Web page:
• Discipine: sticking to risk and size guidelines, sticking to the plan
  • Can't determine why you make or lose money if you don't stick to plan
  • Why did pros he know miss the Trump win that night? It was a shock, Saliba was scared too, not sure correction overblown
  • Night of Brexit, Saliba identified it as hand-wringing and should be bought
  • He has always adapted, hates the term "re-inventing" oneself
  • Has developed and sold a lot of software products that solve problems 
  • Wife says he has too many ideas
  • Kissed a lot of frogs on the way to the princess (talking about investments, not his wife)
  • Has lots of very diverse investments now (golf courses, insurance, healthcare, etc.)
  • Nephew and brother have found a lot of deals for him
  • He was born poor (but in America, not in a global sense), father lived hand to mouth, had seven kids
  • Upbringing helped him respect the value of things
  • Don't be a curmudgeonly scrooge type, but you have to stay grounded when you make big money
  • He wouldn't have been as driven as he was without being born poor
  • His own kids are entitled, don't have his drive or hunger
  • "Success skips a generation"
  • Millennials don't have the hunger, they ask "what does the world owe me?"
  • Saliba is gracious, humble, honest ... and says some nice things to Aaron in parting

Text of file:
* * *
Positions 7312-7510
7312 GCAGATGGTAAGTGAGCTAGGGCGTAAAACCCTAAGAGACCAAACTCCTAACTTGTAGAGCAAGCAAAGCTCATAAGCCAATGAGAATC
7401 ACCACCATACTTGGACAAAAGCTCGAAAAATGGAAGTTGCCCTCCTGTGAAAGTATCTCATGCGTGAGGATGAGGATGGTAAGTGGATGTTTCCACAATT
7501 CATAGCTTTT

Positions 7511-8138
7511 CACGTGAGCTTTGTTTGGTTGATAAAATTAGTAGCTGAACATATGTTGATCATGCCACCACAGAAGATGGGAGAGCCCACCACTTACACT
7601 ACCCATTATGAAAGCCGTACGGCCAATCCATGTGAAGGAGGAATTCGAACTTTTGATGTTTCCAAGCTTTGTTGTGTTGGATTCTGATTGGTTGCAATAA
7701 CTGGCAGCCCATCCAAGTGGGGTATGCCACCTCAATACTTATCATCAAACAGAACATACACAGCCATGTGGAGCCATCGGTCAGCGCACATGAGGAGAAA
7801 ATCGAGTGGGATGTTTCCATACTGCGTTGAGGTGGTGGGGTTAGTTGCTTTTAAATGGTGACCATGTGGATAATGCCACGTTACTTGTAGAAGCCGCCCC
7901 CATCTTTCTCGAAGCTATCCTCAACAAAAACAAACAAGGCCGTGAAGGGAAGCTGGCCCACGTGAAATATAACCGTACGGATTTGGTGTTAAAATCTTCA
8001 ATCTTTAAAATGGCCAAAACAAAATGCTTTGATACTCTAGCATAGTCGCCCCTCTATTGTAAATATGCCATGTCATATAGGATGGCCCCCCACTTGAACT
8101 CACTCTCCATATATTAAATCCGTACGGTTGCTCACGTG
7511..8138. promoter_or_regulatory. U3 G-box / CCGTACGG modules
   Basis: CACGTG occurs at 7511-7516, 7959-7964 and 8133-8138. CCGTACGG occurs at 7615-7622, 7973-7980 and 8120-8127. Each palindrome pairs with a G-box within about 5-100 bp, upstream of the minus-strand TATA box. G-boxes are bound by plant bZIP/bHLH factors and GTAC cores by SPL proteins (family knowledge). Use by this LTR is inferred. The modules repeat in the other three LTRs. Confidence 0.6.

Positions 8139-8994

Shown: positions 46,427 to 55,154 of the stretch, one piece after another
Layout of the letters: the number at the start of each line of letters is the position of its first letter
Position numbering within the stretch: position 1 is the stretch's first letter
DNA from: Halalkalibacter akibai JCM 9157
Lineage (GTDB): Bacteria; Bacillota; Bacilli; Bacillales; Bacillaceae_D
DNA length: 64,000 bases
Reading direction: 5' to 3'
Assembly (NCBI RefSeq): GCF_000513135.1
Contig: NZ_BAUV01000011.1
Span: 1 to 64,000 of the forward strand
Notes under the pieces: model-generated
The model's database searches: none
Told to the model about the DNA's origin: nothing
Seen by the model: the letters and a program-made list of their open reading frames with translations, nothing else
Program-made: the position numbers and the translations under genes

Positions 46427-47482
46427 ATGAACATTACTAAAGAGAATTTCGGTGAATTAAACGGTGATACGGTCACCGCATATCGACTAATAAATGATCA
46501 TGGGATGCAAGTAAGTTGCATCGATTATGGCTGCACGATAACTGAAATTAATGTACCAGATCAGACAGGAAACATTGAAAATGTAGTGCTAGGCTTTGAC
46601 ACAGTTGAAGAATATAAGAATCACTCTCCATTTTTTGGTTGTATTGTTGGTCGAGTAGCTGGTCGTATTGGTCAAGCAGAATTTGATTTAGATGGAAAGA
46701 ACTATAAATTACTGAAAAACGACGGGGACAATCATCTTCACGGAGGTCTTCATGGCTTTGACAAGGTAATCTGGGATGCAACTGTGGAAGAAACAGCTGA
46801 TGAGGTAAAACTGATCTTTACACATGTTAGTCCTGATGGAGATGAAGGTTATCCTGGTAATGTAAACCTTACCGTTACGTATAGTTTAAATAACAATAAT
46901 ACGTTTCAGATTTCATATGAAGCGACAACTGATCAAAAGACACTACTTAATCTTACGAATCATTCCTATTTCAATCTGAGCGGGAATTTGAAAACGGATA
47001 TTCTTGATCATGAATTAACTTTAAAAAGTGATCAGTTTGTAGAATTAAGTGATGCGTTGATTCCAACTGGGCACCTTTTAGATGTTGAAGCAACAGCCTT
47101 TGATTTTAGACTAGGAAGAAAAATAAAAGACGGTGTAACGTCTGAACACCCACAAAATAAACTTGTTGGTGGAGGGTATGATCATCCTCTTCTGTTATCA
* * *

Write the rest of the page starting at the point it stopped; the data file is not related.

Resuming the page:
Cost of Homemade Rice Krispies Treats

Added on by C. Maoxian.

The kids were interested in the price difference between store-bought Rice Krispies Treats and homemade ones. OK, their father was interested in the price difference and got the kids involved.

First we bought a 40-bar box of Rice Krispies Treats for $7.49. We've never done this before; it was purchased strictly to find out how much each individually wrapped bar weighs, and the answer is around 21 grams, so that's 420 grams for $7.49 or $0.01783 per gram ... a little under two cents per gram.

If you eat enough of these, you'll look like the guy on the box

If you eat enough of these, you'll look like the guy on the box

Next we bought a four-stick package of President butter for $5.99, or about $1.50 a stick. The recipe calls for three tablespoons of butter, which is 3/7 of a stick or $0.64 worth of butter.